Tag Archives: Ritz-Carlton San Francisco restaurant

Parallel 37 Comes Full Circle

Guinea hen terrine with eggplant -- on the new tasting menu at Parallel 37.

Guinea hen terrine with eggplant — on the new tasting menu at Parallel 37.


San Francisco’s Parallel 37 has done a 360.


Two years ago, the once prim, proper and heavily brocaded Dining Room at the Ritz-Carlton San Francisco was jettisoned. So were the tasting menus.

In its place came a sleeker, more modern space, renamed Parallel 37 (after the geographic latitude running near the Bay Area). The tasting menus were eliminated in favor of la carte dining.

But something funny happened along the way. Chef Ron Siegel departed for Michael Mina Restaurant in San Francisco. His successor was Michael Rotondo, who brought back the tasting menus, slowly but surely, and something even more important. Rotondo, former executive chef of Charlie Trotter’s in Chicago, convinced his former Windy City colleagues to jump into the fog with him. Besides Rotondo, Parallel 37 now boasts Trotter alums: Sous Chef Mitchell Nordby, Pastry Chef Andrea Correa, and the most recent hire, Restaurant Manager and Sommelier Ryan Stetins. Parallel 37 now boasts more Trotter veterans than any other restaurant in the country.

Rotondo added a tasting menu option early on, but left the a la carte menu, too. But starting in June, the restaurant went to a tasting menu-only format: three courses for $65, five courses for $95, and eight courses for $135. Wine pairings are an additional $40, $55 and $85, respectively.

The contemporary dining room.

The contemporary dining room.

In an homage to Trotter’s famed “kitchen table” dining experience, Rotondo also has added something similar. Guests start the evening inside the kitchen with cocktails and canapes to watch the cooks in action. Then, they are seated at a table next to the kitchen for an eight-course tasting menu with wine pairings. The “Kitchen Table” experience is $250 per person. A minimum of four people is required.

A couple weeks ago, I was invited in to dine as a guest in the main dining room. Parallel 37 is one of the 54 restaurants featured in my debut cookbook, “San Francisco Chef’s Table” (Lyons Press) and it was a kick to see a stack of the books for sale behind the hostess stand.

Thrilled to have the recipe for "Pig 'N' Boots'' in my cookbook, "San Francisco Chef's Table.''

Thrilled to have the recipe for “Pig ‘N’ Boots” in my cookbook, “San Francisco Chef’s Table.”

Of course, I had to start the evening off with a “Pig ‘N’ Boots” ($14), a cocktail created by mixologist Camber Lay and featured in my cookbook. Normally — and particularly when I have a wine pairing yet to come — I take a few sips of a cocktail, but leave the rest. Not this one. It’s amazing that a scotch-based cocktail can be this light and refreshing. Lillet Rose, lavender, yuzu and a fresh grating of cinnamon over the top give it balance, so that it’s not overly boozy tasting but rather floral and tangy instead.

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New Chef Lights Up Parallel 37 in San Francisco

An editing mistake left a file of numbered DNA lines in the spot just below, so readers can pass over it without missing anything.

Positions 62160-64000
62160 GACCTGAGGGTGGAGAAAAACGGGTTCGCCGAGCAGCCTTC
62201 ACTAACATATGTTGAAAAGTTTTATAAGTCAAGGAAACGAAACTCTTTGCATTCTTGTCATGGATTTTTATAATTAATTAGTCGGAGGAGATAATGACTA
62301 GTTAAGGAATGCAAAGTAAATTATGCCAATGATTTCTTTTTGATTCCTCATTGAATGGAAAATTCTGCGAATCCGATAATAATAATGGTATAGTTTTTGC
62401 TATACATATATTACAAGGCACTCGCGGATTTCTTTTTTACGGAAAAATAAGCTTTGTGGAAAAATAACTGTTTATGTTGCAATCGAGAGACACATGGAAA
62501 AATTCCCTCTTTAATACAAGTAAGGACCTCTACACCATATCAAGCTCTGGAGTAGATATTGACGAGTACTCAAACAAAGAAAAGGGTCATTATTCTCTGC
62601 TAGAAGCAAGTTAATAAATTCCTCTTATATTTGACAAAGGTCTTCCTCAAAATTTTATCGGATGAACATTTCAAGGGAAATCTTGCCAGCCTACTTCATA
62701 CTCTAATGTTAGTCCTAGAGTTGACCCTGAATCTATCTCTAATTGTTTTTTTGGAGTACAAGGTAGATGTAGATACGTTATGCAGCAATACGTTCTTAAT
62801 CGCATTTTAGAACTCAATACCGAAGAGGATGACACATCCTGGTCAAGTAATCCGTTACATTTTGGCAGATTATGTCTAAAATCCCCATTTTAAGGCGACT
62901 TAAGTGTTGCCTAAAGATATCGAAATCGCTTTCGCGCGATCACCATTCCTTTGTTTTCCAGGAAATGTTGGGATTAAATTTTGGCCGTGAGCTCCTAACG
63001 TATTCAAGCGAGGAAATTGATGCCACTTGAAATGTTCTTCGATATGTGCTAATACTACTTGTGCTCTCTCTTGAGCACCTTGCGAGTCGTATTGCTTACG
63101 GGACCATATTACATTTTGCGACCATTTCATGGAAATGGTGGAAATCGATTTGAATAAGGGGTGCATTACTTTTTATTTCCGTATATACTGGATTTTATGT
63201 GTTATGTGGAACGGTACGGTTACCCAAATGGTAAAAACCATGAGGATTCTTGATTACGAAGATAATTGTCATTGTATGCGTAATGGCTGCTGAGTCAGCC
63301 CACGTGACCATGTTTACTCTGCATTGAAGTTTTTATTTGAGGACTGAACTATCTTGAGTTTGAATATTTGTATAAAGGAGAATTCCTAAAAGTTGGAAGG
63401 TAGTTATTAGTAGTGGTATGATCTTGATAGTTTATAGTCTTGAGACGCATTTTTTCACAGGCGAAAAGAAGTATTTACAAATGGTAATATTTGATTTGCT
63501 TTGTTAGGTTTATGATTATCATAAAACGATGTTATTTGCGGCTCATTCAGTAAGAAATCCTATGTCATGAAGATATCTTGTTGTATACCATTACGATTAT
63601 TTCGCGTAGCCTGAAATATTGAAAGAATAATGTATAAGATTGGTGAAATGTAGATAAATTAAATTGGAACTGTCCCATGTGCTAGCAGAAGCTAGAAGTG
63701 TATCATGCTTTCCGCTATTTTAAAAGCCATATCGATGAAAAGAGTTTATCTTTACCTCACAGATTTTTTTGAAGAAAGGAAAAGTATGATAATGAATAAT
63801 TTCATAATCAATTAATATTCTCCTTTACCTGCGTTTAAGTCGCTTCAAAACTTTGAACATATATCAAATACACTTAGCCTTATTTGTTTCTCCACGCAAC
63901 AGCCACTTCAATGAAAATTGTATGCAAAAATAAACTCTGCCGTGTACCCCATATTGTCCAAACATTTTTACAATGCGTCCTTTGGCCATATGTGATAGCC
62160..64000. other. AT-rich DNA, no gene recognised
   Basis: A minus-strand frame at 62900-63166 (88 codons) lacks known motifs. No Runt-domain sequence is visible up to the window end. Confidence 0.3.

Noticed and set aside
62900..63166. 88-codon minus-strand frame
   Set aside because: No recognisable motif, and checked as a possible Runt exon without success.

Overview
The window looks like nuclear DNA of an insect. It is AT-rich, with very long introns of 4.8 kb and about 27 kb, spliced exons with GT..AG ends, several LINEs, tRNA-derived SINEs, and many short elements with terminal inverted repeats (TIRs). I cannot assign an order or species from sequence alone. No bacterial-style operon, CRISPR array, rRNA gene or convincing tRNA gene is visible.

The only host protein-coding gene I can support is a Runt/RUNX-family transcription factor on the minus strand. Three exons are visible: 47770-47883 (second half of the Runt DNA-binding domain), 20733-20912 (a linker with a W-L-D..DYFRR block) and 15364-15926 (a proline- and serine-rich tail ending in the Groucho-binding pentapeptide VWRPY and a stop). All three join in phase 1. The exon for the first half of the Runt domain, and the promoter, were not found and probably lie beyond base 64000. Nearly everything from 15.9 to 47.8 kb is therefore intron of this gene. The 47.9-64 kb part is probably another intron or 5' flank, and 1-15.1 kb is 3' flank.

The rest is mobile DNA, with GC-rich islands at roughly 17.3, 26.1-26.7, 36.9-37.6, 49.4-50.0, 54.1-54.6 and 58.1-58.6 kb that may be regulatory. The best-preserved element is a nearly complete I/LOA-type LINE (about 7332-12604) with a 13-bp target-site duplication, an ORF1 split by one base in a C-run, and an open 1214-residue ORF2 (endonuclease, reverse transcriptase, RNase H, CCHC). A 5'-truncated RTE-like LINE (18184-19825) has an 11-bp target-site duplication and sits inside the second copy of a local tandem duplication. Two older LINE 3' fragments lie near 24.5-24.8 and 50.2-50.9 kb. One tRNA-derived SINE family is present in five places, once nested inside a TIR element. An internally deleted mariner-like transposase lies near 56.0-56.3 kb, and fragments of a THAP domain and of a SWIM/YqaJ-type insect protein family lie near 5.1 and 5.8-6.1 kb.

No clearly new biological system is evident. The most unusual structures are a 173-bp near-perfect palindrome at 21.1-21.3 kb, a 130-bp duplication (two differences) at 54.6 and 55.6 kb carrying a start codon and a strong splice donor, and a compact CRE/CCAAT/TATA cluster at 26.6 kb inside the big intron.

A steamed bun like no other.

A steamed bun like no other.


When you’re the former executive chef of renowned Charlie Trotter’s in Chicago, you don’t make a steamed bun with pork belly like everyone else.

No, the fluffy clam-shell bun that Chef Michael Rotondo now does at Parallel 37 in San Francisco’s Ritz-Carlton Hotel comes stuffed with a crispy chicken foot instead.

One that is impossibly, improbably but absolutely devoid of all bone and cartilage.

If you’ve ever gnawed on a chicken foot at a dim sum restaurant, you know just how many bones that small appendage contains. So, it’s quite an astonishing, er, feat to remove them all, while still retaining the shape of the feet.

The dining room.

The dining room.

But at Parallel 37, Rotondo does just that, assigning a team of two chefs to create this playful dish that requires steaming the chicken feet, then carefully taking tweezers to them.

All for one dish that can be eaten in two bites.

The Fort Orange cocktail.

The Fort Orange cocktail.

Since taking over as chef de cuisine from Ron Siegel who departed to head the kitchen at Michael Mina in San Francisco, Rotondo has put his own spin on the menu, creating dishes that seem familiar in name or taste, but are actually reborn anew.

Not surprising from a chef who received the “Most Promising Chef” award from icons Daniel Boulud and Thomas Keller after Rotondo competed in the U.S. Bocuse d’Or competition in 2008.

Written in the style that’s all the rage now, the menu ($14 to $32) at Parallel 37 is divided into “Vegetable,” “Fish” and “Meat,” with a few ingredients listed for each dish, but no clues as to how it’s prepared. For instance, there’s a dish of “octopus — smoked sunchoke, breakfast radish ($21).”

There’s also a chef’s tasting menu option of eight market-inspired courses for $135 per person.

This style of dining invites you to sit back, be adventurous and put your trust in Rotondo’s hands. Which is exactly what I did earlier this month, when I was invited in as a guest of the restaurant.

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